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WIREs Nanomed Nanobiotechnol
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Applications of polymer micelles for imaging and drug delivery

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Polymeric micelles, self‐assembling nano‐constructs of amphiphilic copolymers, are widely considered as convenient nano‐carriers for a variety of applications, such as diagnostic imaging, and drug and gene delivery. They have demonstrated a variety of favorable properties including biocompatibility, longevity, high stability in vitro and in vivo, capacity to effectively solubilize a variety of poorly soluble drugs, changing the release profile of the incorporated pharmaceutical agents, and the ability to accumulate in the target zone based on the enhanced permeability and retention effect. Moreover, additional functions can be imparted to the micelle‐based delivery systems by engineering their surface for specific applications. Various targeting ligands can be attached for cell or intracellular accumulation at a site of interest. Also, the chelation or incorporation of imaging moieties into the micelle structure enables in vivo biodistribution studies. Moreover, pH‐, thermo‐, ultrasound‐, enzyme‐ and light‐sensitive block‐copolymers allow for controlled micelle dissociation and triggered drug release in response to the pathological environment‐specific stimuli and/or externally applied signals. The combination of these approaches can further improve specificity and efficacy of micelle‐based drug delivery to promote the development of smart multifunctional micelles. WIREs Nanomed Nanobiotechnol 2015, 7:691–707. doi: 10.1002/wnan.1332 This article is categorized under: Biology-Inspired Nanomaterials > Lipid-Based Structures Therapeutic Approaches and Drug Discovery > Nanomedicine for Oncologic Disease Nanotechnology Approaches to Biology > Nanoscale Systems in Biology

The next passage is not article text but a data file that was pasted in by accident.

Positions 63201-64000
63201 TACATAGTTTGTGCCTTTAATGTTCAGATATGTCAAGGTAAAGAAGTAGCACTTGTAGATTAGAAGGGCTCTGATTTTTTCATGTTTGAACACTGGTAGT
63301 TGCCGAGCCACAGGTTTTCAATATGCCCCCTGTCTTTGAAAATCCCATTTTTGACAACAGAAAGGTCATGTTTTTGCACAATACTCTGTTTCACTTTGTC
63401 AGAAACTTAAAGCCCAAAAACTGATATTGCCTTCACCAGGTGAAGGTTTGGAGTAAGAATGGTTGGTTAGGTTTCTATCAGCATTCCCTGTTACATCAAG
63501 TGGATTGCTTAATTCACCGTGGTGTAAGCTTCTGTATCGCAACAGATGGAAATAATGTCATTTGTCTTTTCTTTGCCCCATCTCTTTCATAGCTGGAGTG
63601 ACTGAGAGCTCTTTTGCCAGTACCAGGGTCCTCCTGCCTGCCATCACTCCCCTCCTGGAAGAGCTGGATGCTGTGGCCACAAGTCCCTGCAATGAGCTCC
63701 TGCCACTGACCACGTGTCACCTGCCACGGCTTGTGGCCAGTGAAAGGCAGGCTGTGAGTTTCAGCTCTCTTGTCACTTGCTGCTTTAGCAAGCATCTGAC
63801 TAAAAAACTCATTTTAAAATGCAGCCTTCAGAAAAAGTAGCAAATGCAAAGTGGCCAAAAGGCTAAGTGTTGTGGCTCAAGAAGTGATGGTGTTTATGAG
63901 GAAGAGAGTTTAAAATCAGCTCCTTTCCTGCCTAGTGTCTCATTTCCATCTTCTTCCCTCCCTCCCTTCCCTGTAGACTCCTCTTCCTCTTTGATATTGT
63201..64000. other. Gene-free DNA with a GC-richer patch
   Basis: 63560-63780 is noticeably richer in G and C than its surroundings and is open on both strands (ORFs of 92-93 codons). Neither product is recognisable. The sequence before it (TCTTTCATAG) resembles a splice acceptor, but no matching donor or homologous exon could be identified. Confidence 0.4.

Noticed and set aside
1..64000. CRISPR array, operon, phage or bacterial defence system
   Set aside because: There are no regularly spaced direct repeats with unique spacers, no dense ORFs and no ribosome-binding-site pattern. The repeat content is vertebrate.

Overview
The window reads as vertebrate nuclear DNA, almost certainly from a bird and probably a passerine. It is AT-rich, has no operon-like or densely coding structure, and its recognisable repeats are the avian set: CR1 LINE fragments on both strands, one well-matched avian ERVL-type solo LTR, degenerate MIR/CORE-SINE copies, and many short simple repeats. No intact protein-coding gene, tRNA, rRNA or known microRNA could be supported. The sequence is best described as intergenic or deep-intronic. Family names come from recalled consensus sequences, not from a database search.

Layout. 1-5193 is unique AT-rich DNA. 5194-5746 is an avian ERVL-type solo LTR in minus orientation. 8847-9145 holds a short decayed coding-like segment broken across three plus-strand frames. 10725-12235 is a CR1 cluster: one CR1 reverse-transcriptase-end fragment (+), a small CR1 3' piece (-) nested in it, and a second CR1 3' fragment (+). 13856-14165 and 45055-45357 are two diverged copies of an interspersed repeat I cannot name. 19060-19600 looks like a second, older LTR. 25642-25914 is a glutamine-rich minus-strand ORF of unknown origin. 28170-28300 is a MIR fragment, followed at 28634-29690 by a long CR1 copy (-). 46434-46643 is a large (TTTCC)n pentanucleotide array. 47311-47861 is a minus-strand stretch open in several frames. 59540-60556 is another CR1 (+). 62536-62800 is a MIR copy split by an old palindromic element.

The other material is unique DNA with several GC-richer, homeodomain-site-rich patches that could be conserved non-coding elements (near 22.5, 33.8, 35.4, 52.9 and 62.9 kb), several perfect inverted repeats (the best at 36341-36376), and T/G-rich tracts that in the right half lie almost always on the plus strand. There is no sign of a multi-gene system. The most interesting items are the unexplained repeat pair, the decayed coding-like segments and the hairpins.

Schematic illustration of polymeric micelle structure and formation. (Reprinted with permission from Ref . Copyright 2009 Wiley)
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(a) Schematic of a Ligand mediated targeting micelle, (b) Redox responsive micelles, (c) interaction of multifunctional micelles with target cells demonstrated. ‘Smart’ micelle with a temporarily ‘hidden’ function, for example a CPP, and ‘shielding’ polymeric coat (with or without targeting antibody attached to it) providing longevity in the blood and specific target (tumor) accumulation and preventing the hidden function from premature interaction with target cells. Polymeric chains are attached to the carrier surface via low pH‐degradable bonds. After the accumulation in the tumor due to PEG (longevity) and/or antibody (specific targeting), pH‐dependent de‐shielding of the temporarily hidden cell‐penetrating function allow for carrier penetration inside tumor cells. (Adapted with permission from Ref . Copyright 2012)
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Structure of common micelle forming co‐polymer in micellar drug delivery.
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Nanotechnology Approaches to Biology > Nanoscale Systems in Biology
Therapeutic Approaches and Drug Discovery > Nanomedicine for Oncologic Disease
Biology-Inspired Nanomaterials > Lipid-Based Structures

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